America's entrepreneurs might not be living up to their reputation as job creators. In fact, the median U.S. small business adds fewer than one full-time employee each year, according to new research.

A JPMorgan Chase Institute study of payroll records from more than 45,000 of the bank's small-business customers finds 16 percent lost a full-time employee in 2015, and just 20 percent added more than two.

Small businesses are often credited with providing half of all American workers' jobs. But while 89 percent of U.S. companies with paid employees in 2014 had fewer than 20 on staff, those businesses employed only 17 percent of all workers at companies with paid employees. Real small-business job growth, the study finds, comes from the creation of new companies rather than the expansion of existing ones.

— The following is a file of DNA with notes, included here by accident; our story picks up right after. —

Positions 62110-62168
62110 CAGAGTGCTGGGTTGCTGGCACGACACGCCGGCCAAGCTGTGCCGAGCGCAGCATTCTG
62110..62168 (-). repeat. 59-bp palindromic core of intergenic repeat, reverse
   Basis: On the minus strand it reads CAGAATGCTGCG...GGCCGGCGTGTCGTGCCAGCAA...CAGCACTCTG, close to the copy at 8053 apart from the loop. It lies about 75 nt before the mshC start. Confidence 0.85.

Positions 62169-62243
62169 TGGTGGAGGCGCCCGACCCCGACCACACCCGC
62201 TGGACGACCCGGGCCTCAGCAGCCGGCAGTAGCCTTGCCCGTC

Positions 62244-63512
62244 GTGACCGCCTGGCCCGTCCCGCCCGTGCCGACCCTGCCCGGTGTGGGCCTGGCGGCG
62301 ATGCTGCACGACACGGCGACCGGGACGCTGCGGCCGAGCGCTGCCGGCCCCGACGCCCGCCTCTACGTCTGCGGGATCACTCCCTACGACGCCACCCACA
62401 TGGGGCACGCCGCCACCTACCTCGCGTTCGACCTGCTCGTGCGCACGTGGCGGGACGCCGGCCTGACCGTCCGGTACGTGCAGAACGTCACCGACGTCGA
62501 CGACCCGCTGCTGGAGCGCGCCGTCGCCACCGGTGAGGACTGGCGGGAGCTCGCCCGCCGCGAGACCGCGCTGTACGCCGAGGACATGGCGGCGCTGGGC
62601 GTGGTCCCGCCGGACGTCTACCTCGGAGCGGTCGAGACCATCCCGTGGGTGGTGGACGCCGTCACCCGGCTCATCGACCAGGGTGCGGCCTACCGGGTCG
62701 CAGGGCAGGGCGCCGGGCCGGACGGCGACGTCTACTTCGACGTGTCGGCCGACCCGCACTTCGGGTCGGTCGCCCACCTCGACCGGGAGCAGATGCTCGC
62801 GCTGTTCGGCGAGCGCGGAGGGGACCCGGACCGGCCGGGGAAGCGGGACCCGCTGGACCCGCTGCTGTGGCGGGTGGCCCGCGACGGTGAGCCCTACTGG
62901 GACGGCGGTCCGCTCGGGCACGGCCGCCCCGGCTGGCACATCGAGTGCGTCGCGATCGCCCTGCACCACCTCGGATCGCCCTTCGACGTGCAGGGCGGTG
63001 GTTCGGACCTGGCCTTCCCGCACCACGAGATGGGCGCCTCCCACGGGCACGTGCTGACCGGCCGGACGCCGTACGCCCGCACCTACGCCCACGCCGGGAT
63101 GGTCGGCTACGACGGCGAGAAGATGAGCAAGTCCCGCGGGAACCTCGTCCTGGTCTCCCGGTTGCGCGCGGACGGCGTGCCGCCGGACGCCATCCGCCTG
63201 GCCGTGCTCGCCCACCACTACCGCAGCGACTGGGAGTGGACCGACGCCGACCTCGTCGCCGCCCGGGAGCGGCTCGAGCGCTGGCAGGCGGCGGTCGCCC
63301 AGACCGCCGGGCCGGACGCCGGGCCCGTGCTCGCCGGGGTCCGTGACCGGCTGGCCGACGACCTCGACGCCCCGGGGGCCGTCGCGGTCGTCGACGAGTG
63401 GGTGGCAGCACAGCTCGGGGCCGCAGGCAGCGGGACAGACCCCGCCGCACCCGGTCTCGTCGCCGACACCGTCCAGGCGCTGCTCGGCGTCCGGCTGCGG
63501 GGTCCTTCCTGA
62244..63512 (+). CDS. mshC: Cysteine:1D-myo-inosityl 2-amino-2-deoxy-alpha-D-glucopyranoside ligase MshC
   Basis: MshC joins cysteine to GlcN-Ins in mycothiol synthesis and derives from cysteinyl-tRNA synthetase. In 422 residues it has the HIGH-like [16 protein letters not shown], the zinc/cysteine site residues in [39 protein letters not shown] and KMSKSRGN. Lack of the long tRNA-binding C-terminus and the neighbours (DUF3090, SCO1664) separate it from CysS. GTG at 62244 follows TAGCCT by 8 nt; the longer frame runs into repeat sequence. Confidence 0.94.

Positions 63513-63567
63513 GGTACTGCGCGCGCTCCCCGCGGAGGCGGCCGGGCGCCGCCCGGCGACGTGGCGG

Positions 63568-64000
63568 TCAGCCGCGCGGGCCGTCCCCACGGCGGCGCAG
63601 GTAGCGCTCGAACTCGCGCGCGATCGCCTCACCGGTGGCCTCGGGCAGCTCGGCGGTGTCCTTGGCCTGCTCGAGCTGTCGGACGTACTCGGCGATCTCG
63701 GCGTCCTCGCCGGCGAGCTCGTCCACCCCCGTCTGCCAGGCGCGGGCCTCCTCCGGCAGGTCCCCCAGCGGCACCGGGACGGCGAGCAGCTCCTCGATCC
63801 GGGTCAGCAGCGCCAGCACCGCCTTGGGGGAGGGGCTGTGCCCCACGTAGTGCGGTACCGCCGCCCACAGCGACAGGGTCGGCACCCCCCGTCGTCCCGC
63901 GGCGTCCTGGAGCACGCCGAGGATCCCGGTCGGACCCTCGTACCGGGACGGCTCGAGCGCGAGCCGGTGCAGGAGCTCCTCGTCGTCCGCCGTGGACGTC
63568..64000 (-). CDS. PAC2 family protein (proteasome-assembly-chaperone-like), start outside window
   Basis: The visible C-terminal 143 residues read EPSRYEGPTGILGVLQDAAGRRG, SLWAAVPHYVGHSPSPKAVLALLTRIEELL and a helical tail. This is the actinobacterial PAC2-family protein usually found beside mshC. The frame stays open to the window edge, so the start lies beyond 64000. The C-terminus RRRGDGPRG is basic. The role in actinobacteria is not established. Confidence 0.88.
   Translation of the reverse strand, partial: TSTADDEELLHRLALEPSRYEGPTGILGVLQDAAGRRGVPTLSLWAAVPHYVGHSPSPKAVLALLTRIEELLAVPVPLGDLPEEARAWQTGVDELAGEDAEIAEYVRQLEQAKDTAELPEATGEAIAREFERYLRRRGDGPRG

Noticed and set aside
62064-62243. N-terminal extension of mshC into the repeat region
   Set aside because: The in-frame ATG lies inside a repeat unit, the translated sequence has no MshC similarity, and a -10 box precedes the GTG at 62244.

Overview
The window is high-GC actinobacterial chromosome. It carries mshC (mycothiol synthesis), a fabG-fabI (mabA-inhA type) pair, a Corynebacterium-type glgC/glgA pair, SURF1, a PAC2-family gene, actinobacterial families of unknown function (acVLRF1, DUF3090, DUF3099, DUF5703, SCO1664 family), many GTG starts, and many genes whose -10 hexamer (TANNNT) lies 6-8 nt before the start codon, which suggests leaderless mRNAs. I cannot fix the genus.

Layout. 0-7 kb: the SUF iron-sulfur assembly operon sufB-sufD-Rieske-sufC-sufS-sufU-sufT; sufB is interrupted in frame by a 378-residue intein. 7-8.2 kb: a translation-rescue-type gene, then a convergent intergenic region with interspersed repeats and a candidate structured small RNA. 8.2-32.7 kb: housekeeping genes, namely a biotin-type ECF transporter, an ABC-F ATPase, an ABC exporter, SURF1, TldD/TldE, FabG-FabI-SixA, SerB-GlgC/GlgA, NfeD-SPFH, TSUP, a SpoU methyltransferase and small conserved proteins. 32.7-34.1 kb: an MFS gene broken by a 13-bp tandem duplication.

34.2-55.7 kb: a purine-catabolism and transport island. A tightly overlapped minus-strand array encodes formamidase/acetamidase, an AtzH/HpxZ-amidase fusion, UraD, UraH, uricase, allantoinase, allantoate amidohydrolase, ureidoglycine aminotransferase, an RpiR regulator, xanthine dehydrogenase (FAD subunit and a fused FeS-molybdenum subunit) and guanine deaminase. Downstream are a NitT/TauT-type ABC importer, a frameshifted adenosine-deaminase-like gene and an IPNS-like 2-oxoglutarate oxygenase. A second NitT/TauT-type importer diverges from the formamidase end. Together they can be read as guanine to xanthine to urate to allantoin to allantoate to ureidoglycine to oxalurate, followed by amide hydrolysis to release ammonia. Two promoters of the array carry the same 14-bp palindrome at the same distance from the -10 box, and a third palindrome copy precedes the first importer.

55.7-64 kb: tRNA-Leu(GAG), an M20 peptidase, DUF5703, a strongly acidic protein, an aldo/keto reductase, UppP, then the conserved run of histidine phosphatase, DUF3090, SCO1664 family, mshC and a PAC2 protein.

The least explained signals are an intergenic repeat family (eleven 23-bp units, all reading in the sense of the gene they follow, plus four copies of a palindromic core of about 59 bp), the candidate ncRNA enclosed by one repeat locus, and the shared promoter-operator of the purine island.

JPMorgan Chase's research focused on customers with total bank funds of less than $20 million, and covered payroll data from February to October to avoid the holiday season.

Payroll is a significant expense for most small-business owners, and their staffing budgets were found to be "very unstable," Diana Farrell, chief executive of the J.P. Morgan Chase Institute, told The Wall Street Journal.

"The reality of it is that most small businesses do not have a steady flow of customers and a steady flow of revenue," Farrell said. "They have goods months and bad months."